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Jessica’s House founder, therapist to author book

in Community/News/People

Jessica’s House founding director Erin Nelson and the nonprofit’s director of outreach and education Colleen E. Montague will be sharing their insights in operating the successful grief support organization in a new book.

Jessica’s House was established in Turlock in 2012 to provide grief support for local children and families. The book, which is expected to be released by Baker Books in the spring of 2025, will include perspectives from Nelson regarding her personal losses.

Continue reading on Turlock Journal

What if the homeless won’t accept help? | Opinion

in Community/News/People

Homeless or helpless?

Re “It’s high time to end Modesto’s intractable homelessness problem” (Page 1C, March 12): I thank Mr. Jamieson for his opinion. I found it to be truthful, honest and needed to be said. Being from Turlock, I wish the City Council and police, who have been doing more lately, would read it and consider some additional ideas.hrlp

Continue reading on Newsbreak

A group of strangers helped count Modesto’s homeless. Here’s what it found

in Community/News/People

Four strangers hopped into a silver Chevy Trailblazer at 8 a.m. Thursday and headed west. Their destination was a strip mall off North Carpenter Road and Highway 132.

Tiffany Ornells sat shotgun, wearing a blue coat, gloves and sunglasses. She was ready to spend hours walking in the cold. Sitting in the back seats, Matt Orante and Linnea Worthy bonded over their dogs.

Continue reading on  Modesto Bee

As coronavirus pandemic roils Modesto region, nonprofits adapting

in crime/People

Haven Women’s Center of Stanislaus has stopped offering nearly all of its face-to-face services to victims of domestic violence, sexual assault and human trafficking because of the novel coronavirus. Staff members now provide case management, counseling and help filling out restraining orders over the phone.

Executive Director May Rico said her nonprofit has adapted to keep helping people, but she worries the very actions we are being told to do to be safe during the pandemic — stay home as much as possible and keep our distance from others when out — create the ideal circumstances for abusers who like to isolate their victims.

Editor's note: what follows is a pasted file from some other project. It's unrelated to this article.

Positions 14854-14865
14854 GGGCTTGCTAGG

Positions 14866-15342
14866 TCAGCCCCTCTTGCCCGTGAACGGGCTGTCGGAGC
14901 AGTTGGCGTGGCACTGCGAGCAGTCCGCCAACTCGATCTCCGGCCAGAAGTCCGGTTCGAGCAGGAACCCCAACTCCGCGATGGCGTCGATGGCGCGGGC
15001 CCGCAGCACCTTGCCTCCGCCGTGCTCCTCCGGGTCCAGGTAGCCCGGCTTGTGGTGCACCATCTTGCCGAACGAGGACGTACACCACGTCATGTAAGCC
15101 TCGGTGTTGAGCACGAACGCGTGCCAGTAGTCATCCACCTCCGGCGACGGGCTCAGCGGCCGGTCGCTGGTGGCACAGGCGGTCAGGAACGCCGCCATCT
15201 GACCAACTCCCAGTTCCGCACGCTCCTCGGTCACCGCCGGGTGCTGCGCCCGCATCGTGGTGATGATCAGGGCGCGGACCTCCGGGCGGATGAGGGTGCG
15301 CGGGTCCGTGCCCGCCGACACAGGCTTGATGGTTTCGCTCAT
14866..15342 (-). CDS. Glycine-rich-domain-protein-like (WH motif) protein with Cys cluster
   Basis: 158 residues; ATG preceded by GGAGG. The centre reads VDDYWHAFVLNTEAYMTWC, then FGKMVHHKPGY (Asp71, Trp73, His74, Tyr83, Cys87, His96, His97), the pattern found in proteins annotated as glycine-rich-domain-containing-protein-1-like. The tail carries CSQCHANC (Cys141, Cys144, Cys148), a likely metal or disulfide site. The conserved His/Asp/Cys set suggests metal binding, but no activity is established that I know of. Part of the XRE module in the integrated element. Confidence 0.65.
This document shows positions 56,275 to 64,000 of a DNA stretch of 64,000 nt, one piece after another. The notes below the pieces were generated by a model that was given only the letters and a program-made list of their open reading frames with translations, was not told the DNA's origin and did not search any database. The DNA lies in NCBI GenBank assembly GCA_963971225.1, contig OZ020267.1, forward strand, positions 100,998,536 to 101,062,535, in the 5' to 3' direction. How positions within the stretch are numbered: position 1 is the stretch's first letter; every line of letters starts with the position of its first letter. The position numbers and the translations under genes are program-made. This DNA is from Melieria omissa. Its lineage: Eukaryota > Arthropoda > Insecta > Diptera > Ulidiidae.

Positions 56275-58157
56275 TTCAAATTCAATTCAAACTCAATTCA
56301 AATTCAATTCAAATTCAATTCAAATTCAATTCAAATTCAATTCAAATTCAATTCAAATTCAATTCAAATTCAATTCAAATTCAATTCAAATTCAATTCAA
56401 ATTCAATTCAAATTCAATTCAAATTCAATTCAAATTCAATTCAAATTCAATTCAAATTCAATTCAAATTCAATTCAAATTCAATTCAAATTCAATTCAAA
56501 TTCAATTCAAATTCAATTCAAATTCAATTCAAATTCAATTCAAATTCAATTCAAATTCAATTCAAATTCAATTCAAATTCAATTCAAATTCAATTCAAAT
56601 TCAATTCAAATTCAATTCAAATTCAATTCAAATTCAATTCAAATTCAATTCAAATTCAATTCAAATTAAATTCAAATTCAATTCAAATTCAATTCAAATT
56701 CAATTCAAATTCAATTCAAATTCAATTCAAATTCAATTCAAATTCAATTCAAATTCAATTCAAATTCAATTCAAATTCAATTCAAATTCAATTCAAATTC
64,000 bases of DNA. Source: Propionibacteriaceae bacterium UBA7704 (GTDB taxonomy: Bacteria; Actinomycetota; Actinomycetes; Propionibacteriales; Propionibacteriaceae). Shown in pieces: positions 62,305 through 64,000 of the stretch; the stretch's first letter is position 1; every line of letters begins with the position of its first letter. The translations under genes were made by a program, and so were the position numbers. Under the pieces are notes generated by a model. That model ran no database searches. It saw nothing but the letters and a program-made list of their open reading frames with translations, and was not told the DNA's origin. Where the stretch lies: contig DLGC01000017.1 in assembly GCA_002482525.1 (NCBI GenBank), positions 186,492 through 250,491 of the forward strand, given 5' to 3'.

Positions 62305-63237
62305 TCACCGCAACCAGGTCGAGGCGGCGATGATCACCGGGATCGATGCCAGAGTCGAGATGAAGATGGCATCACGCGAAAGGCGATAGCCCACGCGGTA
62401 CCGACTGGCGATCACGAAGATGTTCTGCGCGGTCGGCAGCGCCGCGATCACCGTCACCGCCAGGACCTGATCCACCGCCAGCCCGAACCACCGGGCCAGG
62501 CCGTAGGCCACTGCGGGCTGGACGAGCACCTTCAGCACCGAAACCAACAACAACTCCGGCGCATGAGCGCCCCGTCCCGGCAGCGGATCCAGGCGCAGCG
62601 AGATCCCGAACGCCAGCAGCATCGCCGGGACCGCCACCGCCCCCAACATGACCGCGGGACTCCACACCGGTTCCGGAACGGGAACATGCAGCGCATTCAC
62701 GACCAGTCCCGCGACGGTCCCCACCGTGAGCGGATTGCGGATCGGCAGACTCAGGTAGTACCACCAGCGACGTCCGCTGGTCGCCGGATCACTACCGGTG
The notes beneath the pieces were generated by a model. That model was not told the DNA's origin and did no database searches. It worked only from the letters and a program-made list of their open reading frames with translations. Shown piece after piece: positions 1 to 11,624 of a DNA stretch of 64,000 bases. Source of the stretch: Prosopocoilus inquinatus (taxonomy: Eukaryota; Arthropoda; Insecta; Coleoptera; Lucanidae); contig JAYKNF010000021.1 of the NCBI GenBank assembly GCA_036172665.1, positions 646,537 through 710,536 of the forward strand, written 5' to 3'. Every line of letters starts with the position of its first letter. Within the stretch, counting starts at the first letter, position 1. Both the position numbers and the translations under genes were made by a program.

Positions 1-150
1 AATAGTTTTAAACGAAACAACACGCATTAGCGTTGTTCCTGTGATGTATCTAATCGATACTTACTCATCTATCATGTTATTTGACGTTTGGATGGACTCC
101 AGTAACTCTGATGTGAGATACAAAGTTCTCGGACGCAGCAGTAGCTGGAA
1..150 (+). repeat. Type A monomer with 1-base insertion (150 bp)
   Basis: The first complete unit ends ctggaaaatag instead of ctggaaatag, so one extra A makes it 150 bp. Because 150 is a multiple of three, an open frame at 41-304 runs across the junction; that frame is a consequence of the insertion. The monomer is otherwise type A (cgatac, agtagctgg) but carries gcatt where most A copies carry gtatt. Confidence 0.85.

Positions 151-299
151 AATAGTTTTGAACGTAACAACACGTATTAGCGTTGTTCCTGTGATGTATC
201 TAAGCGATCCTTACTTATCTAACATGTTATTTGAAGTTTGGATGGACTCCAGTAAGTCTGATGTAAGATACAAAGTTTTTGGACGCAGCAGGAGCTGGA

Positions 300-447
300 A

Continue Reading on Modesto Bee

Warm lines offer free emotional support

in Local Roundup

California’s first Peer-Run Warm Line officially opened this week ahead of Thursday’s World Mental Health Day, providing a statewide resource for those in need of emotional support.

The non-emergency line offers free support and referrals to anyone in the state via telephone or instant messaging — a service made possible thanks to a state budget allocation of $10.8 million over three years, championed by Gov. Newsom, State Senator Scott Wiener (D-San Francisco) and Assembly Budget Committee Chair Phil Ting (D-San Francisco).

“When addressing issues surrounding health, the conversation must also include emotional wellness. This new state resource builds on our current mental health system by serving a population that is not in crisis but still in need of support,” Ting said.

According to Mental Health America, about one in five adults in the U.S. experience mental health challenges in a given year. In peer-run or peer-to-peer engagement programs, someone who has personally gone through similar mental health challenges is providing support to callers. It’s a model that helps prevent the need for more expensive, crisis-based interventions, such as hospitalizations. In addition, the term “warm line” illustrates the step before “hotline,” which typically serves people in crisis. Warm lines aim to reach those who are not quite at that stage, but still need some emotional assistance.

Continue Reading on Turlock Journal

California requires suicide prevention phone number on student IDs

in Local Roundup

Denise Herrmann was only a few months into her new job as principal of a Palo Alto, Calif., high school in fall 2014 when a student took his own life.

By the next day, Herrmann said, she and some of her colleagues at Henry M. Gunn High School were in conversations with experts from nearby Stanford University about how to cope with student suicides and their aftermath.

She knew her school was not alone. “This was a community issue,” she said.

The death of the Gunn High School junior was one of four student suicides in Palo Alto during the 2014-15 school year — the second such suicide cluster in the community's recent history.

By the beginning of the following school year, the Palo Alto Unified School District had implemented a new policy: It put suicide prevention contact information on student IDs.

Continue Reading on News Medical Life Sciences

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